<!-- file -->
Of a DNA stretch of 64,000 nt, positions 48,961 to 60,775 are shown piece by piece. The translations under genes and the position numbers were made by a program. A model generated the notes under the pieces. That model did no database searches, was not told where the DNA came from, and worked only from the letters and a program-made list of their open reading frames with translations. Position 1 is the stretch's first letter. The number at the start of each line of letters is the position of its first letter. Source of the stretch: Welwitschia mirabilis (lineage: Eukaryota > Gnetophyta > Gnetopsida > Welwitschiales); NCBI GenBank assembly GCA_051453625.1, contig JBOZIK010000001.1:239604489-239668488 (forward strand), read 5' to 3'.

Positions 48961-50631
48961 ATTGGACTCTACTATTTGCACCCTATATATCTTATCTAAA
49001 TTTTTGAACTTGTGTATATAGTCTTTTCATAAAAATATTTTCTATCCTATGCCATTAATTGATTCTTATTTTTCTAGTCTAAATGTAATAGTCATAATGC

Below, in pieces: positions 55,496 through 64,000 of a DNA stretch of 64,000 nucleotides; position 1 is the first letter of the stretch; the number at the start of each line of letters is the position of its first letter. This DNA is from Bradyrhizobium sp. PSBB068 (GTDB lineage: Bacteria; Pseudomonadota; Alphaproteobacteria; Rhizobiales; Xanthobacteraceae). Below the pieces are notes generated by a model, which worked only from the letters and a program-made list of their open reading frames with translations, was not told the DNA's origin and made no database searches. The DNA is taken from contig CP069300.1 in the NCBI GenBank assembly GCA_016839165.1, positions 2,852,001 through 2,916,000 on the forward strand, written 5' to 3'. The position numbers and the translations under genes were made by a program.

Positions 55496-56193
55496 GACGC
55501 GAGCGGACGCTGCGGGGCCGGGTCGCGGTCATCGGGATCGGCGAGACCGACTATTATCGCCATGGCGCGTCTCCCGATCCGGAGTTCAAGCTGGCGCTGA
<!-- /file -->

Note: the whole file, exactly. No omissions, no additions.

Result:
Of a DNA stretch of 64,000 nt, positions 48,961 to 60,775 are shown piece by piece. The translations under genes and the position numbers were made by a program. A model generated the notes under the pieces. That model did no database searches, was not told where the DNA came from, and worked only from the letters and a program-made list of their open reading frames with translations. Position 1 is the stretch's first letter. The number at the start of each line of letters is the position of its first letter. Source of the stretch: Welwitschia mirabilis (lineage: Eukaryota > Gnetophyta > Gnetopsida > Welwitschiales); NCBI GenBank assembly GCA_051453625.1, contig JBOZIK010000001.1:239604489-239668488 (forward strand), read 5' to 3'.

Positions 48961-50631
48961 ATTGGACTCTACTATTTGCACCCTATATATCTTATCTAAA
49001 TTTTTGAACTTGTGTATATAGTCTTTTCATAAAAATATTTTCTATCCTATGCCATTAATTGATTCTTATTTTTCTAGTCTAAATGTAATAGTCATAATGC

Below, in pieces: positions 55,496 through 64,000 of a DNA stretch of 64,000 nucleotides; position 1 is the first letter of the stretch; the number at the start of each line of letters is the position of its first letter. This DNA is from Bradyrhizobium sp. PSBB068 (GTDB lineage: Bacteria; Pseudomonadota; Alphaproteobacteria; Rhizobiales; Xanthobacteraceae). Below the pieces are notes generated by a model, which worked only from the letters and a program-made list of their open reading frames with translations, was not told the DNA's origin and made no database searches. The DNA is taken from contig CP069300.1 in the NCBI GenBank assembly GCA_016839165.1, positions 2,852,001 through 2,916,000 on the forward strand, written 5' to 3'. The position numbers and the translations under genes were made by a program.

Positions 55496-56193
55496 GACGC
55501 GAGCGGACGCTGCGGGGCCGGGTCGCGGTCATCGGGATCGGCGAGACCGACTATTATCGCCATGGCGCGTCTCCCGATCCGGAGTTCAAGCTGGCGCTGA